I shoved everything off my digital desktop Friday when I spotted this minimalist masterpiece designed by architect Lionel Morrison. This exciting listing was about three hours old, and I immediately started digging.
That digging unearthed an article or two because, of course, Morrison is an internationally recognized architect. As I dutifully read each one, I cross-referenced, made a few calls, and dug some more. So, it appears to me that the venerable Architectural Digest got it wrong. They reported this arresting modern masterpiece was a custom build for one of the most notable art collectors in America.
That depends on if you believe DCAD, which I do — well only as far as ownership goes. They often get build dates wrong. From my deep dive, I found it was actually built for a prominent doctor and his wife, who had a substantial art collection. After they decamped for the mountains, it indeed was sold to yet another collector, because, seriously, this is the perfect home for art.
A True Original
It was built in 1997. Really. That’s the thing about these minimalist architect-designed homes. They do not age. They look as fresh today as the day they were built. That’s entirely down to the architect.
The reason those pedestrian white boxes popping up everywhere are boring is that there is little to no thought put into them. They are a distilled and bastardized version of greatness. All you have to do is look at a home like this to see what separates the proverbial men from the boys. Architects always make the difference. This home is a case in point.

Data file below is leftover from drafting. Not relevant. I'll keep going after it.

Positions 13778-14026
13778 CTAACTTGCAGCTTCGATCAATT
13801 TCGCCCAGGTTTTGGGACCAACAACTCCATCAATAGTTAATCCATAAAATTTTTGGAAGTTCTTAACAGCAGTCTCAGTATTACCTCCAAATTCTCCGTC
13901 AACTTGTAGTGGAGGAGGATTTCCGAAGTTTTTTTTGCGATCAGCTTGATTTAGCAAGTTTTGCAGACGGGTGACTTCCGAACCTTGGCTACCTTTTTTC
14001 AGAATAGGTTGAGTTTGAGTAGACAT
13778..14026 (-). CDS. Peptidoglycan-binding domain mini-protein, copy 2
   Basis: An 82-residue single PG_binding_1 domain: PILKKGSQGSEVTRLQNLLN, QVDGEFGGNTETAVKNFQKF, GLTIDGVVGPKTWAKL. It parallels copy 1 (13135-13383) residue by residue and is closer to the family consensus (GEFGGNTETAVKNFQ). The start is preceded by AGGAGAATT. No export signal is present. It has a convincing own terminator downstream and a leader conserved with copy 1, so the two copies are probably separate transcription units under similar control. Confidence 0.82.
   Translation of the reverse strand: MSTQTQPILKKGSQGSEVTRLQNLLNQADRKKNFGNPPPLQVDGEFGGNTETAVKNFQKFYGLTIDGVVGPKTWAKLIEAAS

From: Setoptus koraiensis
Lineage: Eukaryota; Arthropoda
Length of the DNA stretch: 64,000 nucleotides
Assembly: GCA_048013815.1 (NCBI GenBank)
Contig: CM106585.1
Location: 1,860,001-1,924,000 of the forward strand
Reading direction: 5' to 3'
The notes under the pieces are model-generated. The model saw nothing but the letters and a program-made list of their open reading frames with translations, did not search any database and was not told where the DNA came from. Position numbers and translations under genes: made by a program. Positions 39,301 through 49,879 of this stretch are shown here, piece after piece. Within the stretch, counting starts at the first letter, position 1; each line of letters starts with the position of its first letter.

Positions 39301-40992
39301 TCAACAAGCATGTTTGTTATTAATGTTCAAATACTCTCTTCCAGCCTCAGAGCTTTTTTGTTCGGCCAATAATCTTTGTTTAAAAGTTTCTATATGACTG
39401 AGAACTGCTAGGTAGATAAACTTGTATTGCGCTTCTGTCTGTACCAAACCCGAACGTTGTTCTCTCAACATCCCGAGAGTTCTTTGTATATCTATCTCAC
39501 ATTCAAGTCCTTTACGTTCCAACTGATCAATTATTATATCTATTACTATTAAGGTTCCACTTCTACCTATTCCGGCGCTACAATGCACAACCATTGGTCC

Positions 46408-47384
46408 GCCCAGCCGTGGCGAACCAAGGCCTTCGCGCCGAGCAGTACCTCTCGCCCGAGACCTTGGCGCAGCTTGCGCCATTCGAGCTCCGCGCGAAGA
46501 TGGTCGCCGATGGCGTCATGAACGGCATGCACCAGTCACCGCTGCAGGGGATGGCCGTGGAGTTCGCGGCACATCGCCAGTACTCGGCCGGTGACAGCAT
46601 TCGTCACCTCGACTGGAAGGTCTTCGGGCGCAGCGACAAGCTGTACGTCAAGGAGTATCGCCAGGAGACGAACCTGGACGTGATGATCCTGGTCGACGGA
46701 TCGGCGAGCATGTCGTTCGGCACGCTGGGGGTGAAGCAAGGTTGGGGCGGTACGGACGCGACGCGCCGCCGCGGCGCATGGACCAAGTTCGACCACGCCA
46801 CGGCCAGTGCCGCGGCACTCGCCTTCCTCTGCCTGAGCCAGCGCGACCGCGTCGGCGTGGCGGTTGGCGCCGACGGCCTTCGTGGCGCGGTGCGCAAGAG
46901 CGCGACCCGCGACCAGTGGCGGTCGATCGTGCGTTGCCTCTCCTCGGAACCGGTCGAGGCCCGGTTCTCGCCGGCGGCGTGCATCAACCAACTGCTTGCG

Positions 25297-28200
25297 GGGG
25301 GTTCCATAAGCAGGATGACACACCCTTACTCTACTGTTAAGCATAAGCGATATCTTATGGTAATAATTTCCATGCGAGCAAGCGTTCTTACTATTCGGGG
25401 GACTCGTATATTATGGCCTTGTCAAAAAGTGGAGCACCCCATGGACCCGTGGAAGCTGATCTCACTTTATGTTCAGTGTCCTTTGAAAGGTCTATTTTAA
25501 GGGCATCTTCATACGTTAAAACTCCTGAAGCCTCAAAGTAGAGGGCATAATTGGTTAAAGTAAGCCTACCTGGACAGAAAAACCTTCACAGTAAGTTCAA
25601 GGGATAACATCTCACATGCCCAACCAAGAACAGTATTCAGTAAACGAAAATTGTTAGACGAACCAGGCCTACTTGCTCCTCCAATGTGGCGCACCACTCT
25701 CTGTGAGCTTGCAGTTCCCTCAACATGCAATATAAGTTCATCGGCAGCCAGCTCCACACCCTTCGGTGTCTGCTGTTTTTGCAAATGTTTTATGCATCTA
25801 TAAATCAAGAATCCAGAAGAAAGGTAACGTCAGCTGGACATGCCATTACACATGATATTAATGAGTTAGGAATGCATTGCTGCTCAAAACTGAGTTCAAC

Rooted in Japanese culture and in the De Stijl and Bauhaus movements of the 1920s, that less is more philosophy is at the core of minimalism. The idea put into basic terms is to create simplicity, balance, order, and harmony while retaining quality and paying attention to the relationship between the building and the environment.
The focus is on form, space, light, and materials. This creates the perfect setting for art collectors and is why it’s not surprising that this minimalist home has continued to draw collectors and creatives.
“It really is an art lovers paradise,” Briggs Freeman Sotheby’s listing agent Faisal Halum said. “It has a very light and airy, almost California laid-back vibe.”
This home has 5,882 square feet, four bedrooms, and six bathrooms. There are two principal suites, one on each floor. A terrace off the second-floor suite overlooks the beautifully landscaped backyard and pool.
“A home should inspire, and this home is not only designed by a Dallas master of architecture, but it also has been inhabited and has inspired, some of Dallas’ most noted creators and drivers of the arts,” Halum said.
Halum has this private, magnificent, minimalist masterpiece at 5911 Glendora Avenue listed for $2.9 million.
As I preach constantly, if you like it move on it. Do I need to remind you how fast the multi-million dollar properties are flying off our market?